Spurred on by a statewide pocketbook issue and two hotly contested presidential races, Florida voters went to the polls Tuesday in record numbers, surprising many officials and analysts.
Total ballots cast exceeded 4.1 million — about 40 percent of the total number of registered voters in the state. That’s just 700,000 fewer votes than the total number cast in the high-profile 2006 governor’s race, a statewide battle usually of more interest to voters than a presidential primary.
The figures suggest Floridians were more tuned in to the primaries and the property-tax-amendment issue than they may have been given credit for. The turnout was not the highest in terms of percentages, but its raw numbers were impressive. More people voted in Florida than the combined total of the early-state primaries in Iowa, New Hampshire, Nevada and South Carolina. The Florida total, in fact, was more than twice the population of New Hampshire.
Almost 53 percent of Republicans cast a ballot in the GOP primary won by John McCain, and almost half of all registered Democrats participated in the race won by Hillary Clinton.
About 1.7 million Democrats came out despite the fact that their candidates treated Florida as a political black hole.
After being pressured by Democratic officials in states with early primaries — notably Iowa and New Hampshire — the candidates agreed to do no campaigning in Florida.
They came here only to raise money at private functions.
The snub angered many voters and state Democratic officials, who see an opportunity for the party to capture the White House in 2008.
University of South Florida political analyst Susan MacManus said she saw and heard the frustration while making the rounds on the speaking circuit. She remembers addressing a group on Anna Maria Island this election season and finding “three to four times” as many people in attendance.
“There was intense interest,” MacManus said. “One speaker after another talked about rallying your neighbors, getting them out to vote.”
MacManus said local Democratic groups across the state did a “massive amount of work” to get people out to vote.
“They were angry about the [candidates’] boycott,” she said. “They wanted to send a message.”
The 2008 turnout among Democrats was almost 2 1/2 times greater than in the Democratic presidential primary of four years ago.
Orange County Democratic Chairman Bill Robinson said local party officials have been urging members for months to vote regardless of the candidates’ absence. One big reason, Robinson said, was so that the party and state would have some influence when there’s a push to change the primary system. That could come as early as 2012.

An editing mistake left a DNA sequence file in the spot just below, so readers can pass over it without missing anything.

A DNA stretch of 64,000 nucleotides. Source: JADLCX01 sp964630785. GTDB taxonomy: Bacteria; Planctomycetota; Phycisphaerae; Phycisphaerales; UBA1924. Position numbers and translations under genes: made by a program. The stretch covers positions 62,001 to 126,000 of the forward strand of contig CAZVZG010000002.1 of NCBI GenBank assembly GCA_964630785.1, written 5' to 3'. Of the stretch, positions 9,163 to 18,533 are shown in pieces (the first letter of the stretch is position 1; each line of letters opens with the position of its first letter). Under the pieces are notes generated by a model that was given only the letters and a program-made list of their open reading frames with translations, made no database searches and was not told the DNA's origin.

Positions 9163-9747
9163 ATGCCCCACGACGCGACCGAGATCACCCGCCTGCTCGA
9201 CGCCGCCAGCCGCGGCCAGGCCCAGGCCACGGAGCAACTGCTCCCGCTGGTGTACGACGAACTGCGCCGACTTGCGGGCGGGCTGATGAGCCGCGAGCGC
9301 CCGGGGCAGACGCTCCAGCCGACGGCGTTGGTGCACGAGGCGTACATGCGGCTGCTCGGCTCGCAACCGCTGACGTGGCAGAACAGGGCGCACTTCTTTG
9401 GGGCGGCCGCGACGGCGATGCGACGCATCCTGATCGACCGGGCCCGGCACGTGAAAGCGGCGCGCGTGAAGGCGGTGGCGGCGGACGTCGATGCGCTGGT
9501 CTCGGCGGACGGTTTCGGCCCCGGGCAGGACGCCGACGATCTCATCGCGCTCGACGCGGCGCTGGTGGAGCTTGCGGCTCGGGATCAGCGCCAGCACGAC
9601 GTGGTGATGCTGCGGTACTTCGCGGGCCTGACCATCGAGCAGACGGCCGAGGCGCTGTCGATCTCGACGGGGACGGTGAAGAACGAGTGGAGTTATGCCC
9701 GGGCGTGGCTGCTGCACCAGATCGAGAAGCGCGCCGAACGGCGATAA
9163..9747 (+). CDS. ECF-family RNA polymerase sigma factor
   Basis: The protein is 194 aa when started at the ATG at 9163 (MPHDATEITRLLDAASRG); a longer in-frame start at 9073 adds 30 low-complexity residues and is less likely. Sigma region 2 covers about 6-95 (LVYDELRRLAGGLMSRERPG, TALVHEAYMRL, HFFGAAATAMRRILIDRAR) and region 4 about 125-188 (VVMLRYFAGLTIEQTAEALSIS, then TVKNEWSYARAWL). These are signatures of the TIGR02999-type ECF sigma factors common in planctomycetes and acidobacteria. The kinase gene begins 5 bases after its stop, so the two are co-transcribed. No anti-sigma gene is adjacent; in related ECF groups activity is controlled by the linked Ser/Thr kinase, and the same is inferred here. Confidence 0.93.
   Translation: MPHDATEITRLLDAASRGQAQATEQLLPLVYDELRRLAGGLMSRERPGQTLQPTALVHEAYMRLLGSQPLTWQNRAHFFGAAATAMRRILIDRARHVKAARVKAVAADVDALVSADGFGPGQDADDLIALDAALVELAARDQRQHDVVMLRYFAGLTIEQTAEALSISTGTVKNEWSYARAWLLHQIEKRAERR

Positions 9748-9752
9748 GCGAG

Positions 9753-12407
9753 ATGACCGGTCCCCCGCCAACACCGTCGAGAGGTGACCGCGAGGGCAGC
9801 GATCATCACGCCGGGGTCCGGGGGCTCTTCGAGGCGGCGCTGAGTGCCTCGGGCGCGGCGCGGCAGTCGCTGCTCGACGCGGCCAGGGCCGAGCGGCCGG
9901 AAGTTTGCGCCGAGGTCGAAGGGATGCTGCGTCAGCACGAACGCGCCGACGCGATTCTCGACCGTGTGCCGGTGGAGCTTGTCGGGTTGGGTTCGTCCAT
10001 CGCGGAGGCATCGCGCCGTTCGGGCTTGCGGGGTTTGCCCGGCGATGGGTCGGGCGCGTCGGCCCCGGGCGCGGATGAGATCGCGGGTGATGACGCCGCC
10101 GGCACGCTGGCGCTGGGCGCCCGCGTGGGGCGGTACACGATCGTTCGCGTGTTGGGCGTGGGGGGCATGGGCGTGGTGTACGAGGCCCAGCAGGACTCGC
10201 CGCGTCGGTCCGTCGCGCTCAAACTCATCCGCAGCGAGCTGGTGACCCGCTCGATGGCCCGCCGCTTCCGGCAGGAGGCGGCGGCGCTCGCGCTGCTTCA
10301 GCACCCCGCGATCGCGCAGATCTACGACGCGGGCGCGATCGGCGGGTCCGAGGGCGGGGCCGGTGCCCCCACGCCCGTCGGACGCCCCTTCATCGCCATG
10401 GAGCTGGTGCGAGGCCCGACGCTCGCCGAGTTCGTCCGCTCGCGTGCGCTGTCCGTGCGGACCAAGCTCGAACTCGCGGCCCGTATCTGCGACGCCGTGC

“Who’s going to listen to us complain about the broken primary system if we don’t participate?” said Robinson, an Orlando lawyer. “We needed to meet our obligation by showing up.”
About 1.9 million Republicans voted, or almost three times the number who turned out for the 2000 GOP presidential primary. The percentage of Republicans voting was, like the Democrats, about 2 1/2 times greater than in the 2000 race.
The difference is that GOP voters actually got to see their candidates. In fact, it was impossible to miss some of them.
Former New York Mayor Rudy Giuliani and former Massachusetts Gov. Mitt Romney made Florida their priority with frequent visits and a heavy presence on television and radio. McCain and Mike Huckabee swept in after the South Carolina primary, though Huckabee lacked the money and organization to compete here effectively.
With no Democrats on the ground, Republicans dominated political news in Florida. Still, the party’s former executive director was surprised participation cracked 50 percent.
“We’d talked about it earlier in the week, and most people were thinking of a ceiling of about 40 percent,” said political consultant David Johnson. “We were so wrong.”
Johnson said GOP participation spiked, in part, because of the tight race and rhetorical sparring between McCain and Romney. Polls showed the men in a virtual dead heat, and in the final days of the campaign, each ramped up the stakes by portraying the other as a liberal.
Meanwhile, voters of all stripes were looking at the property-tax amendment championed by Gov. Charlie Crist. Well-organized groups supported and opposed it, and the issue received extensive news coverage. More than 4.1 million people voted on the issue, including more than 450,000 people not affiliated with either major party. The amendment passed 64 percent to 36 percent.
Johnson is convinced that the tax question may have brought out voters who, party members or not, would have otherwise sat the election out.
“You had sort of this perfect storm of contested presidential races and a pocketbook amendment all coming together,” he said. “It made for great turnout.”